Charles H. Spurgeon. Struggles of Conscience. Pensacola, FL: Chapel Library, April 23rd, 2014. 29 pp.
5 out of 5
This booklet is from a sermon by Charles Spurgeon that he preached on September 23, 1860 based in part upon Job 13:23 (it is a more topical sermon in the way that Spurgeon often gets a textual preacher from one verse). This year I have been reading more of Spurgeon and I must say thus far this is one of my favorite work that has been made available through Chapel Library. Here in this work Spurgeon tackles on the problem that some have that one must have a deeper sense of feelings of their sinfulness before they would repent and turn towards Christ. Anyone who knows Spurgeon knows he loves the Puritans but here he does fault some Puritans for making the mistake of confusing post-conversion “feelings” must manifest before one come to saving faith in Christ. At times some of these preachers make their own experience to be the litmus test of true conversion. In tackling this problem and objection towards the Gospel we see a display of the “classic Spurgeon” in which his message is pastorally directed towards the heart, is Gospel driven, biblical, practical, illustrative and dripping with memorable one-liners.
The booklet is divided into four parts which early on Spurgeon states to the readers: “I shall attempt to address you in the following order this morning. First, a little by way of consolation; then, a little by way of instruction; a little more upon discrimination or caution; and in the last place, a few sentences by way of exhortation.” The first part of the booklet is Spurgeon’s words of consolation for those who desire to know their own sinfulness. Here his two points is for readers to know that if we desire to see our own sinfulness we are on the right track and really we already do have an idea that we are sinful and in a bad situation already. The second part of the book are “instructions.” Here he talks about the two ways God shows our sinfulness and Spurgeon gives good practical advice on how to see one’s own sinfulness such as being specific with one sin in helping seeing one’s own sinfulness and meditating on the death of Christ (There’s more helpful suggestions than I can list for this review). I appreciated Spurgeon sharing his own experience of feeling guilt; readers will either be able to resonate or sympathize with Spurgeon. The third section stresses the importance of distinguishing between the work of the Spirit and the work of Satan concerning knowing one’s sinfulness. I thought this part was good and much needed since some people can confuse the two. The Devil works is often a counterfeit so Christians must beware. For instance the Spirit wants believers to know their sins so as to repent but Satan on the other hand wants people to know their sinfulness so they would despair and not turn to Christ. The final section is “exhortation” and here Spurgeon passionately and logically call the readers and hearers to truly turn to Christ without any other excuse or delay. It is a beautiful call for sinners to repent and be saved. Even for those who are Christians it is worth studying to see what a biblical and passionate Gospel appeal looks like.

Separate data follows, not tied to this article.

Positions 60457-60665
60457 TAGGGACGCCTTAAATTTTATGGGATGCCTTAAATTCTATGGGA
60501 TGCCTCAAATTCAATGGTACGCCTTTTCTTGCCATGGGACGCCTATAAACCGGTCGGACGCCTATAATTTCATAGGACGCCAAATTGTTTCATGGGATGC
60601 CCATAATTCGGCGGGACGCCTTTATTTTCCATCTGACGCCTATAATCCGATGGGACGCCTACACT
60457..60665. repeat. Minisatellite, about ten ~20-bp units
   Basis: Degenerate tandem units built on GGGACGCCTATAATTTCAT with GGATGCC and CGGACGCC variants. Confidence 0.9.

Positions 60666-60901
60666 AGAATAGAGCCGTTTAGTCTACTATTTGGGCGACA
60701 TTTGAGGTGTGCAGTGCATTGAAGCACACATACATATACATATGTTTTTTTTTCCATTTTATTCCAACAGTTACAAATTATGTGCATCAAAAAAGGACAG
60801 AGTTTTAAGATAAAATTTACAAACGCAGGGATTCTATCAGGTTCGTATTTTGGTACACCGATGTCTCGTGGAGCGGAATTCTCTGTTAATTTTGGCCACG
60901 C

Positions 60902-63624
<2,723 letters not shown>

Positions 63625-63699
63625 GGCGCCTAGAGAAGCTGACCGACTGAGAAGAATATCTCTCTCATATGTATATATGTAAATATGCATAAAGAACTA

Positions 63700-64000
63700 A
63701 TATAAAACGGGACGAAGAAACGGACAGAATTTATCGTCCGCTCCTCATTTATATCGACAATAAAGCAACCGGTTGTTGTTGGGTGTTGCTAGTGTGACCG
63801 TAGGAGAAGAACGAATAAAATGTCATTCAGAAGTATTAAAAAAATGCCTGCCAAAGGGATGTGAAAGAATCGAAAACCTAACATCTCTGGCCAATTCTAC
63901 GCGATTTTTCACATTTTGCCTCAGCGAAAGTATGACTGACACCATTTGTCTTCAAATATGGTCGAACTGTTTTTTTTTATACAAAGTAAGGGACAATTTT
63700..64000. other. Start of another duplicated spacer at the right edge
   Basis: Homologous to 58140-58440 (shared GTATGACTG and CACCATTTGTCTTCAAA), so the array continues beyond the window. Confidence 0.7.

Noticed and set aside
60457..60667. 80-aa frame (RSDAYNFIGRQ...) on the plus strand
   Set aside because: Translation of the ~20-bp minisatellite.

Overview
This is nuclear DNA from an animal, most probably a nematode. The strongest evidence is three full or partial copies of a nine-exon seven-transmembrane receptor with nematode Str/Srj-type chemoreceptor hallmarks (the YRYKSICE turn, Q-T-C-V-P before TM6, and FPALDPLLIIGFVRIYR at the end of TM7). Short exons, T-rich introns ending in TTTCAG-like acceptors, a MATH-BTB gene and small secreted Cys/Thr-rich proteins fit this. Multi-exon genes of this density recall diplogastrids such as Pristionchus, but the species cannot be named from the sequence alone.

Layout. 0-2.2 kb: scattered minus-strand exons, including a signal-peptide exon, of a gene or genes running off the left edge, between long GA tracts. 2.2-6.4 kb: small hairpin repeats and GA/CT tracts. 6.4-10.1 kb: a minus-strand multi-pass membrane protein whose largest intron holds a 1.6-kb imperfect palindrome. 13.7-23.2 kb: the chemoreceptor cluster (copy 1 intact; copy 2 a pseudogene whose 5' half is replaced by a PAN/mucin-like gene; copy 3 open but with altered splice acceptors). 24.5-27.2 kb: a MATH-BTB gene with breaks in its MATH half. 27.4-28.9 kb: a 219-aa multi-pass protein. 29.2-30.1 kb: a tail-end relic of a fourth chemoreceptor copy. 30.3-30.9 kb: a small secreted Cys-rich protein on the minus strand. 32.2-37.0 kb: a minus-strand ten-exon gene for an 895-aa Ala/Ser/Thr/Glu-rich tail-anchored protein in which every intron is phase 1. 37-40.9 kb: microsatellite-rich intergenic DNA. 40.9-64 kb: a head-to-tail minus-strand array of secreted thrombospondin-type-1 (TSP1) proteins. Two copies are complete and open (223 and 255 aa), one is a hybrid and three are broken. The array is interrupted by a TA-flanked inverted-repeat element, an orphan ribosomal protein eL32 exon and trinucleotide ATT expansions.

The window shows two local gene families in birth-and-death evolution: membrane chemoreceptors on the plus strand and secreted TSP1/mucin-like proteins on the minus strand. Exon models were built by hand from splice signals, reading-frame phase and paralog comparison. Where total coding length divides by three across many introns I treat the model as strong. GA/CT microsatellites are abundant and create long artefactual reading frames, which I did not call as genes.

One aspect of this booklet that really ministered to me and was enjoyable to read was Spurgeon’s quotable excerpts. Here were a few that stood out:
- “Your soul is like a magazine of gunpowder, only needing the spark and there shall come a terrible catastrophe.”
- “Let me tell you, my hearer, that if you have your eyes opened to see your guilt, you will find it to be the most awful sight that you have ever beheld.”
- “God sends a ray of divine light into the heart, and then we see how vile and full of iniquity it is.”
- “You will find it better not to dwell on your sins in the mass but to pen them, count them over, and look at them individually, one by one.”
- “Dare to look downward to that fire which must be your eternal doom unless Jesus Christ saves you.”
- “Your sin is never so clearly seen anywhere as in the fact that it killed the Savior.”
I highly recommend this booklet; again, like I said earlier it is thus far my favorite among those works of Spurgeon that Chapel Library has published.
If you want to purchase for your Kindle, it is available quite cheap in the link below: